Happy summer, dreamers! Since I haven’t posted in quite a while, today, a dream from the mailbox, and an in-depth interpretation:
Dear Dr. Tonay,
I had a dream the other night about somehow getting into water. I can’t remember where I was prior to that or the area I was in. Once I’m in the water I see a tidal wave from afar and I come into contact with an Asian woman and her young daughter. They were in a tiny boat and I was just swimming in the water.
The prior post, Water Dreams, describes what these dreams are typically about: unconscious emotions, or feelings we aren’t paying attention to. Here, this female dreamer is “in the water” (immersed in feelings) and about to becoming overwhelmed (tidal wave).
All of a sudden the tidal wave was very close so I felt that I need to help the mother and daughter as well as save myself. I told the mother that we need to swim under this, and she seemed very scared. I turned to the little girl and told her she needed to hold her breath for a little bit.
This scenario is unlikely to happen in everyday life. Dreams like that often hold particular, important meaning, and can have a mythical quality–like a fairytale. The dreamer is alone, she sees others in the same predicament, there’s an impending danger, and then, she copes by instructing the others on what they need to do.
The obstacle is natural (ocean); my research found that natural obstacles are the most common obstacle in creative people’s dreams (they also have more dreams about water than do others). What the dreamer does to cope in the dream often mimics what s/he does in waking life when encountering an obstacle. In this case, she takes charge and focuses on helping others, something feminine people (male and female) tend to do first.
At a deeper level, the dream may also be representing the dreamer’s relationship with aspects of her self–a ‘foreign’ (unknown) woman and a little girl part of her own psyche, floating on the surface of feeling and afraid–possibly herself as a child, or a new, emerging, creative aspect the dreamer has been nurturing for about as long as the age of the dream child.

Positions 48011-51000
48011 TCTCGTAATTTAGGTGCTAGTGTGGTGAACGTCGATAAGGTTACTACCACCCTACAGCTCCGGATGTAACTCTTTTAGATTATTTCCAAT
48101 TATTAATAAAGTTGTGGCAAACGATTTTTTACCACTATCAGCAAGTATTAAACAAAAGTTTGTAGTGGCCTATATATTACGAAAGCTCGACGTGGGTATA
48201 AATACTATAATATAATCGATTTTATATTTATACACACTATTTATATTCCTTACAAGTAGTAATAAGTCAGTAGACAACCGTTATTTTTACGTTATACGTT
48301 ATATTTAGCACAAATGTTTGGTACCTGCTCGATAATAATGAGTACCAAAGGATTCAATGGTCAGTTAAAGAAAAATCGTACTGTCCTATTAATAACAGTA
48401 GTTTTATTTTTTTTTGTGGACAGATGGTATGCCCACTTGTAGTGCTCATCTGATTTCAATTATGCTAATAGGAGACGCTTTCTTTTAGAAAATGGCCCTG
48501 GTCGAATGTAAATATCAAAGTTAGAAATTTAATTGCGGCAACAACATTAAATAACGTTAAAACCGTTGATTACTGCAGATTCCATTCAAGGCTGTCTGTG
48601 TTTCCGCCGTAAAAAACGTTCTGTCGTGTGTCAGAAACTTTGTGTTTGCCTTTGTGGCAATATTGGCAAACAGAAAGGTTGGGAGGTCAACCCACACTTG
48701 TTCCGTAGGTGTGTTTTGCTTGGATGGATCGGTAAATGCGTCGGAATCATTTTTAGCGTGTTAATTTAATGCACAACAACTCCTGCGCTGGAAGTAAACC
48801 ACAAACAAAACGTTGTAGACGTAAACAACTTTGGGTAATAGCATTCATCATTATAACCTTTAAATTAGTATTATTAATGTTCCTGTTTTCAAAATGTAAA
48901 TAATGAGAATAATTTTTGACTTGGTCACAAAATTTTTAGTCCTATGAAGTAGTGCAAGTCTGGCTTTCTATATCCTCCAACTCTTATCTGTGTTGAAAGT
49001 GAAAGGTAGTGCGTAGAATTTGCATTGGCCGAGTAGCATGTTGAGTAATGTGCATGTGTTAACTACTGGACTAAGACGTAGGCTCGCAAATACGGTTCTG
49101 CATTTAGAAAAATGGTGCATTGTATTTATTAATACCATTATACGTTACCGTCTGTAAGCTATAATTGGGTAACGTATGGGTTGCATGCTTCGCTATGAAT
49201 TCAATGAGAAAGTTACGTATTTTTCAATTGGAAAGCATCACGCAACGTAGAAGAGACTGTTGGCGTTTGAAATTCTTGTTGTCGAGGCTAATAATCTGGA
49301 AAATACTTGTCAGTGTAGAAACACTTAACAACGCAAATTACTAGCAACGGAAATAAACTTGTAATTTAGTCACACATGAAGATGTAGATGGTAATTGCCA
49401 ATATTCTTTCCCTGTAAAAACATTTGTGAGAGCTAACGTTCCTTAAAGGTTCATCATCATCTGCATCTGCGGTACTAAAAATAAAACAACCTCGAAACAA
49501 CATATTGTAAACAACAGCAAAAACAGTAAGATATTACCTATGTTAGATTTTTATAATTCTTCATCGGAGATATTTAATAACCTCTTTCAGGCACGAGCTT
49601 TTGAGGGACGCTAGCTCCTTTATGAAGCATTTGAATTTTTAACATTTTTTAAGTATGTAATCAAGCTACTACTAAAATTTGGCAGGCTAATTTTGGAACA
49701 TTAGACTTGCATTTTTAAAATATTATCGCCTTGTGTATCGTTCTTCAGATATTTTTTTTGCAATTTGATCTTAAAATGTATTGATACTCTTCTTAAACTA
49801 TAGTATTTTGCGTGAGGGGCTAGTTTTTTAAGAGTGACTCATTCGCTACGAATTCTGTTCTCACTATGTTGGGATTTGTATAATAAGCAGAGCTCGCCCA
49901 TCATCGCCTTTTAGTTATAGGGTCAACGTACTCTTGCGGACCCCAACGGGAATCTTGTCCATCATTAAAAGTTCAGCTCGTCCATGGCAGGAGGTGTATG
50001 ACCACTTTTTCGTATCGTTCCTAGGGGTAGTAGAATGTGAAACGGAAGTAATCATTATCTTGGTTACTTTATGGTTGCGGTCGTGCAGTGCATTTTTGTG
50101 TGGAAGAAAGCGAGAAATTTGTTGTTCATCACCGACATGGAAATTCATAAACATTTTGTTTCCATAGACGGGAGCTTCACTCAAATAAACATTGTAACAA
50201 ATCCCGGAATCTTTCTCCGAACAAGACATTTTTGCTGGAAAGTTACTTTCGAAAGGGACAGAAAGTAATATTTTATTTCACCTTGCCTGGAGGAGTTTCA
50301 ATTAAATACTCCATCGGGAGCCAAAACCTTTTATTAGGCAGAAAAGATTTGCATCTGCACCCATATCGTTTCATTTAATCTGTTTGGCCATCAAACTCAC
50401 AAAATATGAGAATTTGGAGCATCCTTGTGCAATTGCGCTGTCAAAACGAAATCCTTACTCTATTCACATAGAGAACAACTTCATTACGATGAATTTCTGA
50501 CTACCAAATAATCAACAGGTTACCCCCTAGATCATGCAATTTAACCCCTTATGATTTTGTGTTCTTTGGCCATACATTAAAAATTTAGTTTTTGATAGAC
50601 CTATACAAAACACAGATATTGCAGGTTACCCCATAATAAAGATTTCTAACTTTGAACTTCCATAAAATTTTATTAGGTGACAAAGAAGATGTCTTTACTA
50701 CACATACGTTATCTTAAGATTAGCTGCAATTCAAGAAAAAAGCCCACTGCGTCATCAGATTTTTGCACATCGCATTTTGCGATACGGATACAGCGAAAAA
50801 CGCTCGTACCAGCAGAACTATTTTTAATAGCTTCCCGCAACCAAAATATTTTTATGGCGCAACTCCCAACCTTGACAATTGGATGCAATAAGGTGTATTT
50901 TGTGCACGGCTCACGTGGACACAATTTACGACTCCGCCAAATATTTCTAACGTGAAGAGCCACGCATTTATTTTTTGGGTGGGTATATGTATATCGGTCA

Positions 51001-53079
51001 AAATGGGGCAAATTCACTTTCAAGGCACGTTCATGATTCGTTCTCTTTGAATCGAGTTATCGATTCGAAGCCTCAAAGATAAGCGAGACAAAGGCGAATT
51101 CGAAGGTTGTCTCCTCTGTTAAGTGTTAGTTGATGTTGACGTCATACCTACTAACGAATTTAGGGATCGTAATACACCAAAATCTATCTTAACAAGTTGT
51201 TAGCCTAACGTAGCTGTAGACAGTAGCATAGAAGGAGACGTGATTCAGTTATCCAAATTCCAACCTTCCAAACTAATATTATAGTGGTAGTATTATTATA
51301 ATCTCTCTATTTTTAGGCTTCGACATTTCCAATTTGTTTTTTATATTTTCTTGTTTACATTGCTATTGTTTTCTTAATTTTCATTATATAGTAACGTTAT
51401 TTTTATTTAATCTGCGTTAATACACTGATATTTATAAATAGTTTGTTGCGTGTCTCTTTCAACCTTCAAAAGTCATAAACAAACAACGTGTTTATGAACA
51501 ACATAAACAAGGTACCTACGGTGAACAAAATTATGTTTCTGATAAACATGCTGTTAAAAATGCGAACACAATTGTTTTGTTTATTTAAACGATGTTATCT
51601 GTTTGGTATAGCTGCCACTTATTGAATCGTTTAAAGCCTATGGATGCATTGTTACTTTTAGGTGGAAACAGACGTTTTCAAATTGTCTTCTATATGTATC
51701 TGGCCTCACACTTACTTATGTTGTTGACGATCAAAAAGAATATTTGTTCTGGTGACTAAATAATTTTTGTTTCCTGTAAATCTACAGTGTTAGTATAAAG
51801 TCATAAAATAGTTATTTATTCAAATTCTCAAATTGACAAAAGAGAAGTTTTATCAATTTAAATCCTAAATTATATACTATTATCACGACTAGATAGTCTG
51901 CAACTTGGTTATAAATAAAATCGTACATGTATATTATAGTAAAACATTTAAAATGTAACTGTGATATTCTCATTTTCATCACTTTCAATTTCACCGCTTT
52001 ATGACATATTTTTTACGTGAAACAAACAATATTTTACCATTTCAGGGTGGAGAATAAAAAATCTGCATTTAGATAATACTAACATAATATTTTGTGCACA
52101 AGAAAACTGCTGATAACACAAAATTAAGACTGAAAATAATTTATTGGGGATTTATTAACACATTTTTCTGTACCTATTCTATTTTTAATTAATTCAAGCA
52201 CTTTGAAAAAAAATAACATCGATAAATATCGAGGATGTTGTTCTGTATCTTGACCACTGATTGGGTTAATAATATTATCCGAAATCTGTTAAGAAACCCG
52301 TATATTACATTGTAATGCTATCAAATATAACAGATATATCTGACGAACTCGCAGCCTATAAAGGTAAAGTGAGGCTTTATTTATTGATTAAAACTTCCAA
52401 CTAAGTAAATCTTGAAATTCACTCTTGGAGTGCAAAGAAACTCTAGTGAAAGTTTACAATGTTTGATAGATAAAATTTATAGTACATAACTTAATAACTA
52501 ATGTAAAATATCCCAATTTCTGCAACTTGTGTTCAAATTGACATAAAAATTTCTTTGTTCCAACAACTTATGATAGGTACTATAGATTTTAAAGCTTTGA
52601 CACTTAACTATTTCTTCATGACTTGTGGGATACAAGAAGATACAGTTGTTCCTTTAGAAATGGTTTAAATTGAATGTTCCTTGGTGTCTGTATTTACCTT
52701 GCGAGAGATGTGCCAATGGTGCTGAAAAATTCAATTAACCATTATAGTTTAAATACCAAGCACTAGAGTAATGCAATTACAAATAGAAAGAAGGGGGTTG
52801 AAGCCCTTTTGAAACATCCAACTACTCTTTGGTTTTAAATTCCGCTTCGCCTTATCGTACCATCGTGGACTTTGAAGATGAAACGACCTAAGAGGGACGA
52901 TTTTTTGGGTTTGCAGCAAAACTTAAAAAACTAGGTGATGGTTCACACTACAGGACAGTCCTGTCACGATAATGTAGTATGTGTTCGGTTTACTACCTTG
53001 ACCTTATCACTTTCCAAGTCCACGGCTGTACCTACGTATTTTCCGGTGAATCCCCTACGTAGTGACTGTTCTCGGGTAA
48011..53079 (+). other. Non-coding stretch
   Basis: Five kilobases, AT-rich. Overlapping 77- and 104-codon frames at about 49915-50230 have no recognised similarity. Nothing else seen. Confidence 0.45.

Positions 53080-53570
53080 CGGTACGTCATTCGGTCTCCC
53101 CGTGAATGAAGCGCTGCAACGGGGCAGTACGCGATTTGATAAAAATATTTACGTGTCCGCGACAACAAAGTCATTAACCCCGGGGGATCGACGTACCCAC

The moment we came back up to the surface I felt so relieved! All 3 of us swam in, to a dock where there were other people who had survived as well. I saw everyone with a loved one and being so happy to find each other.
And it works! Nurturing others, and directing them about how to cope with their feelings (hold your breath, dive in and through!) enables the three to reach safety and solid ground.
I remember walking through a warehouse type of place searching for someone as if I had lost someone and I was seeing if they had survived. I felt very alone at that point and all of a sudden I woke up.
And now, the mystery… for whom is she searching; without whom does she feel alone? From the outward perspective, this could be a real person. It’s more likely, though, that the searched-for other is another, deeper aspect of herself she just began to explore when she dove under the wave. Warehouses are where things are stored; sometimes, they represent memories and experiences from our past, waiting to be rediscovered or worked through. This dreamer might want to imagine herself back in the warehouse as vividly as possible, and draw the space, or write a story about entering it. Often, the unconscious will reveal itself when we use our dream images creatively. The more we know of ourselves, the clearer our creative spring will flow.
Well, the garden is blooming, a charm of goldfinches arrived last week, and a pair of nesting chickadees from spring returned to chirp and splash. Have a cup of tea, and enjoy your summer dreams…